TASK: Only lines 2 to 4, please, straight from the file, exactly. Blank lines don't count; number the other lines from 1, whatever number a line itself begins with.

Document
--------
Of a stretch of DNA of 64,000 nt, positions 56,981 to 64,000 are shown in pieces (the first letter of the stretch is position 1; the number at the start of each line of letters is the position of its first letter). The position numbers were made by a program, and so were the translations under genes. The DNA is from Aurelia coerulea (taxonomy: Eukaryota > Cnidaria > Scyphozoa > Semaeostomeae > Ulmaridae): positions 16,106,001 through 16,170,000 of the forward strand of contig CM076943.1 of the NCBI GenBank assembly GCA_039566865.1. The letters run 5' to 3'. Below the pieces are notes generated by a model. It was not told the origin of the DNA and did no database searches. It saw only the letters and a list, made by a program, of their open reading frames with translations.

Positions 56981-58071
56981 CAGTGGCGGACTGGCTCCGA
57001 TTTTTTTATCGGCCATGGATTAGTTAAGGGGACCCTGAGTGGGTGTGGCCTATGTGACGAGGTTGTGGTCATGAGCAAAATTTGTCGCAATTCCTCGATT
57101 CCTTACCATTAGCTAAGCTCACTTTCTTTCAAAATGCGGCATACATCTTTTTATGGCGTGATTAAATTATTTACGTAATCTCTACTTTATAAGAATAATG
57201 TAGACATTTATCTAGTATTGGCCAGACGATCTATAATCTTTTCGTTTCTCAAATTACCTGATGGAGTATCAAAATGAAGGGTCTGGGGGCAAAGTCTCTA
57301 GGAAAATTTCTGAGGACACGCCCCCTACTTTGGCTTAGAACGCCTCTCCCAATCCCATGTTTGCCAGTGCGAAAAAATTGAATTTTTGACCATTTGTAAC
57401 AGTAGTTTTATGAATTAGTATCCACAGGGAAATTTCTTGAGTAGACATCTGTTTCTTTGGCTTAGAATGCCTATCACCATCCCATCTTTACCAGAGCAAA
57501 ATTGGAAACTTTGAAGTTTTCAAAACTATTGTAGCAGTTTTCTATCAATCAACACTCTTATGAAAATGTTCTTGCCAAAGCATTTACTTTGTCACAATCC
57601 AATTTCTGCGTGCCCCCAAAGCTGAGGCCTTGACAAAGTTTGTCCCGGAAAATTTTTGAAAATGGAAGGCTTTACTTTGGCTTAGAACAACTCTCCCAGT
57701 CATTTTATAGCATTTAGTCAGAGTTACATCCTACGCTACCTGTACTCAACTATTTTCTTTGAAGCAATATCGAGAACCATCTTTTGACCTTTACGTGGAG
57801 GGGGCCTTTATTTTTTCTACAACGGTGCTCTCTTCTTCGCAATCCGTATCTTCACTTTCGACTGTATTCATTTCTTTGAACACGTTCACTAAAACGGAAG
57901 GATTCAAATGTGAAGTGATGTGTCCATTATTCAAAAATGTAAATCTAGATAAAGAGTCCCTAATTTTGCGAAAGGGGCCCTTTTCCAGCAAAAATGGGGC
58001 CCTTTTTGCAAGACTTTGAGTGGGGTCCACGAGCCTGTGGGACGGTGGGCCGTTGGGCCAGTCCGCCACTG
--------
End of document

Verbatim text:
Positions 56981-58071
56981 CAGTGGCGGACTGGCTCCGA
57001 TTTTTTTATCGGCCATGGATTAGTTAAGGGGACCCTGAGTGGGTGTGGCCTATGTGACGAGGTTGTGGTCATGAGCAAAATTTGTCGCAATTCCTCGATT